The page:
Website as a Destination Marketing Asset: 5 Vital Facts

Marketing a destination is an exciting, yet tricky task for a marketer. First, he or she should present something that a particular place has to offer, something special and unique. Second, it’s important to know how to capture and hold the users’ attention to the destination. Third, developing a strategy, choosing tools, and measuring the results effectively requires subject knowledge and significant expertise in the field.

The aforementioned points are significantly pre-defined by a website that promotes a destination. The role of web portals is changing these days which should be considered and used to gain all the possible benefits.

Fact #1: Travelers Go Mobile

People use different platforms while doing pre-travel research, visiting the destination, and writing reviews and comments after the trip. This fact is true for the American travel market, still, the trends are clear.

“Mobile will represent 31% of digital travel sales this [2016] year. That number will climb to 46% by 2019.”

– as eMarketer forecasts.

Therefore, a mobile version of the website should be attractive on iOS and Android as well as on the traditional Mac or Windows desktops. The users should have the best experience with a mobile-responsive site or else they are likely to start searching for another option.

Fact #2: Content Matters as Always

Destination marketing sites should do their best to hold visitors’ attention and encourage them to come, try different things, and get a positive experience. It’s important to add a feature to stand out and make people have a unique online experience.

For example, add an ‘Ask a Local’ section, as Tupelo Convention & Visitors Bureau did to promote the city and attract others to come. Check out how it looks like here. Cyprus has a number of audio guides about different attractions available for download in mp3 and pdf formats. Moreover, these materials are available in 5 languages.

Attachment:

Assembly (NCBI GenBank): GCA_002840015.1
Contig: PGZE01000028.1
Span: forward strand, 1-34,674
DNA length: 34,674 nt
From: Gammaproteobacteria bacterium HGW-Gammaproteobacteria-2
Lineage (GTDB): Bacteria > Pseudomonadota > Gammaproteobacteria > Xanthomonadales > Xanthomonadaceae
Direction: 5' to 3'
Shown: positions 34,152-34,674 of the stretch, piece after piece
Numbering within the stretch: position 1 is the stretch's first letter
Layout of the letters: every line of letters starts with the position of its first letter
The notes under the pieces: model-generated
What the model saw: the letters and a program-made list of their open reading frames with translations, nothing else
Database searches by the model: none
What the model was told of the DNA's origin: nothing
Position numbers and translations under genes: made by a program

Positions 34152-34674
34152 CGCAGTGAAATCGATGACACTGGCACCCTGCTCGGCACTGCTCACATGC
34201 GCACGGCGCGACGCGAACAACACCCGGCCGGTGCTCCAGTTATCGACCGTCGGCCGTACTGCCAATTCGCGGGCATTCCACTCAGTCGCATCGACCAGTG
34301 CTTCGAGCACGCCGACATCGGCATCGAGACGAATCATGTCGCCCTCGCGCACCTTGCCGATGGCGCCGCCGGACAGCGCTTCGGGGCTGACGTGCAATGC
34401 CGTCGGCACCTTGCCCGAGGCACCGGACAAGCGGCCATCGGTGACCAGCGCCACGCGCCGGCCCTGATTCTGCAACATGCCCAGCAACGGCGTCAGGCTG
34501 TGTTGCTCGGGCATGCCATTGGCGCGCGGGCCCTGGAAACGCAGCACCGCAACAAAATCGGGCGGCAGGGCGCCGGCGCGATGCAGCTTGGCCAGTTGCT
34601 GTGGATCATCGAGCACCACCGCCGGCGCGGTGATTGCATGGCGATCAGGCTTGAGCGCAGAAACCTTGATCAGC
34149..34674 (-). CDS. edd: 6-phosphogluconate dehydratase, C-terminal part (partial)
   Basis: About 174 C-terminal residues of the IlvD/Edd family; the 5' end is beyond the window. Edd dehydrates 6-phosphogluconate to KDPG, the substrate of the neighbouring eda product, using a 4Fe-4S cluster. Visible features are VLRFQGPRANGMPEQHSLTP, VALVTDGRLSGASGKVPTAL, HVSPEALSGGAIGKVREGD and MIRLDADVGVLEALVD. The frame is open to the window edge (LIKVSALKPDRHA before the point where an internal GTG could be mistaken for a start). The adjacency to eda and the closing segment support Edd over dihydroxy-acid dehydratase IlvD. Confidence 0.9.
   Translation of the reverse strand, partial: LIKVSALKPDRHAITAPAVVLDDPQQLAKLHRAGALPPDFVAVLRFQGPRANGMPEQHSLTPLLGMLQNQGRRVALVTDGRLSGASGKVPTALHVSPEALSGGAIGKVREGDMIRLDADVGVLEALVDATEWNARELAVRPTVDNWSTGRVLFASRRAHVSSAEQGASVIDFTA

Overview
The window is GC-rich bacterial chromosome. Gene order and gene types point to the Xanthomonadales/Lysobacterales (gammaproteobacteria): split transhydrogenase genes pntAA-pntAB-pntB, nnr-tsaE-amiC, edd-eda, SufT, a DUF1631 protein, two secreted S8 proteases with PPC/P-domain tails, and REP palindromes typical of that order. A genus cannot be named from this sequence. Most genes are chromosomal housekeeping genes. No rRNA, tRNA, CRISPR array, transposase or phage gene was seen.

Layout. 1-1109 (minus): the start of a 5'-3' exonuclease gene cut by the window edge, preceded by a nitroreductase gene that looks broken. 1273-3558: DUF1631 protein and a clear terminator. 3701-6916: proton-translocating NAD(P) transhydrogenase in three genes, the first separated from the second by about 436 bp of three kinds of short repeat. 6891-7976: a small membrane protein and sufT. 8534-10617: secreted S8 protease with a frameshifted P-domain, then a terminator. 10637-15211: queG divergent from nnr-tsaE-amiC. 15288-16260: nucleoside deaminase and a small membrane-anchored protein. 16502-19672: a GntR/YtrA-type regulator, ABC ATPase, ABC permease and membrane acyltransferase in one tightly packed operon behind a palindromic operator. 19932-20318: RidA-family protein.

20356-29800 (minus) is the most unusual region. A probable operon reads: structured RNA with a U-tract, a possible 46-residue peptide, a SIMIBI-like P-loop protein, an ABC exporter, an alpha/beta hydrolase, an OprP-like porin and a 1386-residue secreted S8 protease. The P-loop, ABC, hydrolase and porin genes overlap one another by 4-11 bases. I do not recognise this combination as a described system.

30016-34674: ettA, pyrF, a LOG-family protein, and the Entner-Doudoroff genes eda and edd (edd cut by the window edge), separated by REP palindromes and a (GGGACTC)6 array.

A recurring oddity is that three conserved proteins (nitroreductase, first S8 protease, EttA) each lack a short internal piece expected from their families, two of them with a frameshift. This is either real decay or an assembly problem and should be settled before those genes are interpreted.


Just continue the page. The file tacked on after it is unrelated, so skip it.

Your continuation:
Fact #3: Users Want Personal Experience

There is a need to approach each and every user personally, so web developers, designers, and site administrators should opt for using behavioral data and geolocation to speak directly to different segments of visitors. A personalization strategy results in higher page views, prolongs the time spent on a site, and usually converses in sales, but what is even more important – it affects the user experience in a positive way, e.g. each person receives content that is as relevant as possible.

A good example of providing a personalized approach is a “Nearby airports” option on expedia.com. This helps a client pick the cheapest flight at the airport that is the closest to him or her at the moment and he or she may even don’t have an idea about such a possibility.

Fact #4: Cultural Differences Influence Brand Perception

A destination without a well-recognized brand can hardly be promoted successfully. When creating a brand or doing a re-branding, keep in mind that people who represent different cultures have different personality traits associated with the most successful brands. We studied the results of the Millward Brown agency research to find out some amazing things, for example:

• The Americans value trustworthy and desirable both equally important and also appreciate in control, wise, and generous traits.

• The Spanish value desirable more important and also appreciate creative, assertive, and brave traits.

• The Thais find trustworthy more important and also value caring, wise, and straightforward traits.

Such nuances should be considered in the site’s design as well as in the content.

Fact #5: Destinations Innovate Today to Benefit Tomorrow

One of the pillars of an effective destination marketing strategy is an innovation which should be both offline and online effective. The website experience should evolve so that its visitors would receive something new over the time. If nothing changes for a while, visitors won’t keep engaged with the resource. The strategies may differ from using a series of promo options to creating a virtual tour.

“360-degree and virtual reality videos let travelers decide what they want to see and how they want to see it. Travel brands just need to ensure that they’re really selling themselves and portraying one-of-a-kind experiences, which most of these videos seem to do.”

Dan Peltier, reporter at SKIFT. Here he shares some great 360 degree videos from Australia and Russia.

Final Comments

Surprisingly, it doesn’t matter much whether you’re marketing a country, region, or a small town. Either way, your website is often the first point visited by a person who is interested in your destination. Therefore, it should be attractive, engaging, and fun. From a technological point of view, the website should follow the major trends and use the latest tech solutions to make the user’s experience pleasant and unforgettable.

Staying on top will ensure that a destination website not only informs but also drives conversions.

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Website as a Destination Marketing Asset: 5 Vital Facts

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